Aaron LeBlanc is seen at Maine Medical Center where he had a port removed on Tuesday, July 23. He hopes to soon be approved for a kidney transplant now that his kidneys are no longer working properly. Submitted photo
























REGION — Kidney disease may be impacting the quality of life for people who don’t even know it.

Aaron LeBlanc of Canaan is a prime example. The 20–year old was visiting his grandparents in Wilton when he became sick. Family members at first thought it was related to a shunt he has had in place for years and that revising that would resolve the issue.

After numerous tests, his parents were told his kidneys had atrophied, were full of scarring and had a 0.00% chance of recovering. Aaron began dialysis three times a week and is going through the process to get on the transplant list.

Aaron’s father Andy LeBlanc said, “We were told ultimately it is a preemie related issue. When a person is born, the kidneys stop developing. We were lucky with Aaron’s lung development. Twenty years on, we’re not so lucky with his kidney development.”


According to the National Kidney Foundation, data analyzed by the Centers for Disease Control and Prevention, found that one in seven American adults, or 30 million people, are estimated to have Chronic Kidney Disease (CKD). Ninety–six percent of those with early kidney disease (stages 1 and 2) don’t even know they have CKD. And of those with severely reduced kidney function, (stage 4) but not on dialysis, 48%, are not aware of having the disease.

Some other important findings are that women are more likely than men to be affected by CKD, (16% vs. 13%), but men are 64% more likely than women to progress to end stage renal disease (ESRD), the stage when kidneys stop working and dialysis or a transplant is needed just to stay alive. An estimated 15% of Hispanics have CKD and Hispanics are 35% more likely than non-Hispanics to progress to ESRD. In addition, CKD is estimated to be more common in non-Hispanic blacks (18%) than in non-Hispanic whites (13%).

The higher estimate in the number of Americans affected by chronic kidney disease is due to several factors including differences in study time frames, methodologies and populations, an aging population and increased prevalence of risk factors such as diabetes and hypertension.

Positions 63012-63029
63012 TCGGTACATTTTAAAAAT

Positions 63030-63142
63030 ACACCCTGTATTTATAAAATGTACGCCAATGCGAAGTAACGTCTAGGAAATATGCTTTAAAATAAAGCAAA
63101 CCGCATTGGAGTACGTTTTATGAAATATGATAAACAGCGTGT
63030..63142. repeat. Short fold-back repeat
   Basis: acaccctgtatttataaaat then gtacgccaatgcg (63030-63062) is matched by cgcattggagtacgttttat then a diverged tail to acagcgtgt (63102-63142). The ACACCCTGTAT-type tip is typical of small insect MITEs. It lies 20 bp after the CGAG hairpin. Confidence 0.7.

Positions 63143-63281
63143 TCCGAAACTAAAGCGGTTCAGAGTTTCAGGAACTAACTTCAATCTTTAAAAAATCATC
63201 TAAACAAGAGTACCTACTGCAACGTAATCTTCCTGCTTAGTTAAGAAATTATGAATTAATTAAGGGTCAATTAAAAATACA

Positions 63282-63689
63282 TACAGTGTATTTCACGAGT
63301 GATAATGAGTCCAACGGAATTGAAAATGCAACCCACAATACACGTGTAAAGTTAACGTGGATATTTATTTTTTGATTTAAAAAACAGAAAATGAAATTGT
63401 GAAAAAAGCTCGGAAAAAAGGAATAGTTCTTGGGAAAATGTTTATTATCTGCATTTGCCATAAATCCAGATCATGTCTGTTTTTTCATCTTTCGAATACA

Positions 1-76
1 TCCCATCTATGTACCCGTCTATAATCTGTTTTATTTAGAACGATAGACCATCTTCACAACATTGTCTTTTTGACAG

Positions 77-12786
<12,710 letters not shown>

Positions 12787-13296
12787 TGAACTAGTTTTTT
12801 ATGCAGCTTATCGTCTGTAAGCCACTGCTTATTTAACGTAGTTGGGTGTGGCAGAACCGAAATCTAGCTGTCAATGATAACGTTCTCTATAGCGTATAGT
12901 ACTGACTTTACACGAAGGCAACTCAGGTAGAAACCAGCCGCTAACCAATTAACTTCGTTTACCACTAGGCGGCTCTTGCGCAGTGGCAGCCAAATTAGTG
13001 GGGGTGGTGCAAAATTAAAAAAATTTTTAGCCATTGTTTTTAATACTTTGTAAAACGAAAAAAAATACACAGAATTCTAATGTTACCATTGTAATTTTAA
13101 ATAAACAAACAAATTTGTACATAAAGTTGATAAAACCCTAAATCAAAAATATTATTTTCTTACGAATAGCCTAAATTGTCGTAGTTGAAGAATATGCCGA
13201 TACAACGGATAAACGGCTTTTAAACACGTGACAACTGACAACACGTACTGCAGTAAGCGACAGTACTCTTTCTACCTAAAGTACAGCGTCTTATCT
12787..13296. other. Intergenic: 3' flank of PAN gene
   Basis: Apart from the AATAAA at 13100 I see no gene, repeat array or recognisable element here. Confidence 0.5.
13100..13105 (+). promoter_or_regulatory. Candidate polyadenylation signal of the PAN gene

1 in 3 American adults are at risk for kidney disease. Risk factors for kidney disease include diabetes, high blood pressure, heart disease, obesity and family history.

Also of concern is that babies born at less than 37 weeks have a nearly twofold increased risk of developing CKD from childhood into mid-adulthood. Published May 1 in The BMJ (Formerly The British Medical Journal), the study found preterm and early term birth are strong risk factors for the development of CKD, with a threefold increased risk for those born at less than 28 weeks, and a small increased risk in those born before their due date but after 37 weeks.

The study’s researchers used a database of 4,186,615 singleton live births in Sweden from 1973 to 2014, following the people into mid-adulthood. The analysis, in BMJ, found 4,305 cases of CKD. The researchers calculated that for each week of prematurity, the risk for chronic kidney disease increased by 4%.


The study controlled for many maternal health and behavioral characteristics, and the increased risk was not found in the full-term siblings of premature babies who developed kidney disease. This suggests that environmental or genetic characteristics do not explain the difference.

“Although the absolute risks are low, people who are born prematurely still have increased susceptibility to kidney disease,” said the lead author, Dr. Casey Crump, a professor of family medicine at the Icahn School of Medicine at Mount Sinai. “These findings show that people born prematurely need long-term monitoring, and must be particularly careful to try to avoid hypertension, diabetes and the heavy use of anti-inflammatory medicines, which are all risk factors for kidney disease.”

Aaron LeBlanc was born prematurely and spent several weeks in the Neonatal Intensive Care Unit at Maine Medical Center.

Mom Amy LeBlanc said Aaron had episodes of bed wetting when he was seven or eight.

“He was spilling a lot of protein. My mom was a lab technician. She said ‘you need to pay attention to this.’ The doctor said it would pass,” she said. “Now I ask myself if this has been going on for ten years.”

The good news for Aaron is that he has cleared his dental check.


According to his mom’s Facebook page, “Apparently, the kid who’s zero kidney function had a mouth full of absolutely, cavity free, tarter free, and plaque free teeth.”

Next up are a psychiatric exam, then the final evaluation appointment, September 10.

“After those clearances we’ll be ready to have his case presented to the transplant team at Maine Med. We knew there was a potential donor who had been interested in donation but it wasn’t until the last few days that we were told that person had made it through the first phase of the process. They drew a lot of blood from Aaron and some of it was for cross matching with the donor. Fingers crossed at this point,” Amy said Monday, August 5.

If things go as hoped, Aaron could have the transplant later this fall or early winter. Before then the LeBlanc’s home needs to be repainted to help protect his immune system.

Following the transplant, Aaron’s family will be facing a lot of traveling. The first 6 weeks they will be going back and forth to Portland four days a week. After that it will be twice a week for a month, then once a week for a year, with other appointments mixed in. Follow–up care is non-negotiable for kidney patients.

A GoFundMe page has been set up for those wishing to help with expenses.

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